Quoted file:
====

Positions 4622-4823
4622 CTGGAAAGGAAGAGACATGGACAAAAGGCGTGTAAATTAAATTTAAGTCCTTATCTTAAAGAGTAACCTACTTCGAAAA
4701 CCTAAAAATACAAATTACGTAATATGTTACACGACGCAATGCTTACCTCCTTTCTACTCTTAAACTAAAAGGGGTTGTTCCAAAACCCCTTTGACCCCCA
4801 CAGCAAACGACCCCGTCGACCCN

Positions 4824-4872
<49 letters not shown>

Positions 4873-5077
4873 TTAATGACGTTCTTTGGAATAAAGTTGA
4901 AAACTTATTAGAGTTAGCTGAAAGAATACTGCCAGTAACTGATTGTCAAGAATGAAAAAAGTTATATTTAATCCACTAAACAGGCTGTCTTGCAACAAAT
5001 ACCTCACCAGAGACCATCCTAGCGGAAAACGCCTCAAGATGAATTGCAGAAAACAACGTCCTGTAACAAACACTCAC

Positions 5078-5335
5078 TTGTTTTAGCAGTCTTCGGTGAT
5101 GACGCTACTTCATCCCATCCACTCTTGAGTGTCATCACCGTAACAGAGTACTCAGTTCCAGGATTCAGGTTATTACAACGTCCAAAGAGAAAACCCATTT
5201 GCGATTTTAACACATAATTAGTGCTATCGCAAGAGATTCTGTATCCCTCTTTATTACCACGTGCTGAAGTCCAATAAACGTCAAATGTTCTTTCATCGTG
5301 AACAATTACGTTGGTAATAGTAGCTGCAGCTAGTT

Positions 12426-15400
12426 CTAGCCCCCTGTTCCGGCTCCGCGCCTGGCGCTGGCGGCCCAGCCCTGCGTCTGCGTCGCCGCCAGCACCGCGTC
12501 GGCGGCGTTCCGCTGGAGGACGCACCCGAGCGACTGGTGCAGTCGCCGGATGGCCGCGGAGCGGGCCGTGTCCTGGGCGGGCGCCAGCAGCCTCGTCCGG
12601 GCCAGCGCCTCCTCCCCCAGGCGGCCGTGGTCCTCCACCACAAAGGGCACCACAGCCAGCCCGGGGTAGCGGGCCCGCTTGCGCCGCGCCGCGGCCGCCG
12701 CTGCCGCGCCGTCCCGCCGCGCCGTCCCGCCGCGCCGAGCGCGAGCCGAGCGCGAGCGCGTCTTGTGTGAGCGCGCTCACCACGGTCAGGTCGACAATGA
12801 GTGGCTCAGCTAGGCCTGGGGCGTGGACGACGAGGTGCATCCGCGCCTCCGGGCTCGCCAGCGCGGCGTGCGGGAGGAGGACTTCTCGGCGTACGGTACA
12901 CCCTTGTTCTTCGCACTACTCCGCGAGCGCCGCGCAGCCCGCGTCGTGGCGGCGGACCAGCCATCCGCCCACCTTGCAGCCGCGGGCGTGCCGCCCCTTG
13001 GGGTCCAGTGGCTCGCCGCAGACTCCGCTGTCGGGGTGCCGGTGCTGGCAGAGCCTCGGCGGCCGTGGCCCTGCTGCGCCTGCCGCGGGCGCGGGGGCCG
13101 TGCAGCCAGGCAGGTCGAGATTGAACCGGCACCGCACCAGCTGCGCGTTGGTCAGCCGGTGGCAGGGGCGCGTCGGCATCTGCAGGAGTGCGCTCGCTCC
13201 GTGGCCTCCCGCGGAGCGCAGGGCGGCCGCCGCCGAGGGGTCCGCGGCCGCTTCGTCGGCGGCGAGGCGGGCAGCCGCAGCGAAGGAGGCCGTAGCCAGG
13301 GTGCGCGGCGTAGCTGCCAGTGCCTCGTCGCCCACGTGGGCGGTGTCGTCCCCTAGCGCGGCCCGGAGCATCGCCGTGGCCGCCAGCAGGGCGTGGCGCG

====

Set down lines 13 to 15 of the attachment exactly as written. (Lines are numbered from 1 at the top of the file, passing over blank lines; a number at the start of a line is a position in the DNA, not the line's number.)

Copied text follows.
5101 GACGCTACTTCATCCCATCCACTCTTGAGTGTCATCACCGTAACAGAGTACTCAGTTCCAGGATTCAGGTTATTACAACGTCCAAAGAGAAAACCCATTT
5201 GCGATTTTAACACATAATTAGTGCTATCGCAAGAGATTCTGTATCCCTCTTTATTACCACGTGCTGAAGTCCAATAAACGTCAAATGTTCTTTCATCGTG
5301 AACAATTACGTTGGTAATAGTAGCTGCAGCTAGTT